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At the start of each semester, I tell myself that I will do (almost) all of my readings, submit (most) of my assignments on time, and attend (some of) my lectures — or, in other words, be a (somewhat) responsible student.
At the end of each semester, I inevitably feel profound disappointment at my seeming inability to engage fully with Harvard’s opportunities.
Now, as reading period begins, I once again find myself falling short of my goals to complete work in a sustainable or timely manner. But this go-around, my sense of inadequacy is more complicated: Atop my usual habit of comparing my work ethic to that of my peers, I feel as though I have wasted a rare opportunity to enjoy academic inclusion.
I am the product of a Southern public school system defined by censorship: textbooks in elementary school told me that the Civil War was about states’ rights; my middle school history teacher justified Japanese internment camps; my high school English teachers feared provoking the ire of an increasingly active book-banning movement.
It was thus energizing to have the opportunity to take two courses this semester that centered my community: Gov 94TL, “Asian American Politics” with professor Taeku Lee, and DPI 376, “Queer Nation: LGBTQ Protest, Politics, and Policy in the United States” with lecturer Timothy P. McCarthy ’93.
For the first time in my Harvard experience, I partook in discussions of politics and policy without feeling as if they were abstracted into being identity-blind.
And transformative they were: I was excited to go to class, complete readings, and attend office hours. Indeed, with dedicated peers and deeply committed instructors, intentionally honing in on oft-neglected communities in academia allowed me to understand that my concentration did not have to confine itself to the ivory tower, but could instead address the daily experiences of my communities.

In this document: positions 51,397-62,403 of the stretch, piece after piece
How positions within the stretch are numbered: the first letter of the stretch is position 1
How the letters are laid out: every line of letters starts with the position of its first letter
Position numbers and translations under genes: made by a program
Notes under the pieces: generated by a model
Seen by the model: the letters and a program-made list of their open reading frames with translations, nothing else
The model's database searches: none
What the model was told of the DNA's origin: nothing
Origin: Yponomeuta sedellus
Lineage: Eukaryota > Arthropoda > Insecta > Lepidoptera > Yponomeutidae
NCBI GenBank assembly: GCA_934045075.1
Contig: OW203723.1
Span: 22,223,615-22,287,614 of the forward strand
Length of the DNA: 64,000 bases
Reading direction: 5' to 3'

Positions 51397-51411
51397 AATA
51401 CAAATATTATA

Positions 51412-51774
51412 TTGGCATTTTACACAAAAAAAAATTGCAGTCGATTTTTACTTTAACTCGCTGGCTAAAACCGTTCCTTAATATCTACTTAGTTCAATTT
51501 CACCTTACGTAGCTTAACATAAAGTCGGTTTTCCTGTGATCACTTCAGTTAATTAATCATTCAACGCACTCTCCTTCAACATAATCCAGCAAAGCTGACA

In short, I experienced the power of inclusion within academia.
Of course, life got in the way: I missed chunks of this semester as I admitted myself into the psych ward. Naturally, my engagement with my courses fell off.
I tried to be graceful with myself and to acknowledge that I was prioritizing my wellbeing — I told myself there would be further opportunities to engage in academic work grounded in pieces of my identity.
But Harvard is not a beacon of inclusive scholarship.
“Asian American Politics,” for example, was only possible because Professor Lee came to Harvard as part of a recent effort to hire scholars studying ethnicity, indigeneity, and migration. Meanwhile, “Queer Nation” is a course primarily targeted at graduate students, deterring undergraduate enrollment.
My awareness of this dynamic led me to, unsuccessfully, attempt to attend a “Queer Nation” lecture before checking myself into the hospital in October.
In hindsight, I am ashamed that I prioritized a class over my own life. Truthfully, though, I understand why I did: Representation provided meaning to my Harvard education; it re-invigorated my intellectual passions. I hoped to endure in those rare spaces that affirmed my identity in their academic pursuits.
Of course, Harvard can make empowerment and representation in its courses less exceptional; the University can preserve and nourish affirming spaces through more active institutional support.
An Ethnic Studies concentration and full-fledged Women, Gender, and Sexuality Studies department with tenure-track positions, for example, can provide scholars with the resources and structural stability needed to craft interdisciplinary courses that resist historical exclusion. Moreover, existing departments should generate courses that focus on the marginalized — Professor Lee’s course, for example, is listed under the Government department.
I recognize that empowering curricula is not entirely inaccessible at Harvard. There are still other courses to take. Still, I wish that courses that allow us to study our identity could simply be a class, rather than a rare commodity that we feel that we can waste.
Aaryan K. Rawal ’26 is a Government concentrator in Eliot House. Their column, “Queer Queries,” runs bi-weekly on Tuesdays.
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